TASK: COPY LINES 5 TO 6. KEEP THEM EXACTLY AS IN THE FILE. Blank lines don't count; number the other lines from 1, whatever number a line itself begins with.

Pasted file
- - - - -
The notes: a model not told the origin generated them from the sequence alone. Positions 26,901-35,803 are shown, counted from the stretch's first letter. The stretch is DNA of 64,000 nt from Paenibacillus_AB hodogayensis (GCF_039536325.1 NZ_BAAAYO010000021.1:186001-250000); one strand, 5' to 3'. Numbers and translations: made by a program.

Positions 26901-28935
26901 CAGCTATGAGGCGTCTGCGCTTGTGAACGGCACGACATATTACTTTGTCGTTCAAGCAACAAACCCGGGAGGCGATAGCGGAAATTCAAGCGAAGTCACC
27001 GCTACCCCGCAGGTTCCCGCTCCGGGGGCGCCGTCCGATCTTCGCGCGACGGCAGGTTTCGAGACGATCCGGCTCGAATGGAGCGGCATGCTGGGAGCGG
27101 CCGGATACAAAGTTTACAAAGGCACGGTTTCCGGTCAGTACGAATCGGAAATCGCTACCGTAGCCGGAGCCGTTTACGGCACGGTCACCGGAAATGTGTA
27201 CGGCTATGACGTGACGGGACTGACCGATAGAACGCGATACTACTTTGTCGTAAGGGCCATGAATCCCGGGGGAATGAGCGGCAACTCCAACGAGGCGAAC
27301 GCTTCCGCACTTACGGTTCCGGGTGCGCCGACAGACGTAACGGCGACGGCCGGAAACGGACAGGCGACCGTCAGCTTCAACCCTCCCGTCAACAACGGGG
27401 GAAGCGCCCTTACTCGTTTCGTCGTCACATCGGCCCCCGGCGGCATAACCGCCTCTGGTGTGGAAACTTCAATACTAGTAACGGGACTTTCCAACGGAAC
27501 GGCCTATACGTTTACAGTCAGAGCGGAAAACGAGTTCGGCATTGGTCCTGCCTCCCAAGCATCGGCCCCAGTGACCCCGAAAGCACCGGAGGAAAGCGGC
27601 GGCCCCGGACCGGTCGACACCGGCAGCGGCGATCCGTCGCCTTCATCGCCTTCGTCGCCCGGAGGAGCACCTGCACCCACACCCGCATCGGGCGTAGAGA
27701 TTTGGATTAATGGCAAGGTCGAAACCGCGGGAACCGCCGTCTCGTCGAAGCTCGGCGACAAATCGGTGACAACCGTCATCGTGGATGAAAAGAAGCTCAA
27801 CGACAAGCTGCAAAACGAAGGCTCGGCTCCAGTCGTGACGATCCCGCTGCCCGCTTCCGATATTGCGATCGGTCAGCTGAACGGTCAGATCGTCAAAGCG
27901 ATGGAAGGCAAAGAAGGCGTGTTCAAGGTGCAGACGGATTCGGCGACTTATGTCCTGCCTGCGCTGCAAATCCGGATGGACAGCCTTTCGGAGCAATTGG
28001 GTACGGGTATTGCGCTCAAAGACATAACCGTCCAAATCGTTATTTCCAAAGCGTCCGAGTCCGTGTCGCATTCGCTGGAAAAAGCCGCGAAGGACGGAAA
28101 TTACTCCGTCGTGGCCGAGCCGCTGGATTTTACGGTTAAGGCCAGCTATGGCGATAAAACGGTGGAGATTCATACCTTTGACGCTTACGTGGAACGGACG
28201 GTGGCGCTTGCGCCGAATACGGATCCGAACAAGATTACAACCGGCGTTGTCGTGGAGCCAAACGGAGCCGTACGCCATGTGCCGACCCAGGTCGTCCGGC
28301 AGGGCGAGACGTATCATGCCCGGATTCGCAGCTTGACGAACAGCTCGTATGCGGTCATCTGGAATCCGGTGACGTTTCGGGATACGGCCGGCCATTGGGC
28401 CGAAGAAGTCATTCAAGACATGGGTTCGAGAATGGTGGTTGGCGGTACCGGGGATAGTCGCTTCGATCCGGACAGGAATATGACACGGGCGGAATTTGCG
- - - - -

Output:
27101 CCGGATACAAAGTTTACAAAGGCACGGTTTCCGGTCAGTACGAATCGGAAATCGCTACCGTAGCCGGAGCCGTTTACGGCACGGTCACCGGAAATGTGTA
27201 CGGCTATGACGTGACGGGACTGACCGATAGAACGCGATACTACTTTGTCGTAAGGGCCATGAATCCCGGGGGAATGAGCGGCAACTCCAACGAGGCGAAC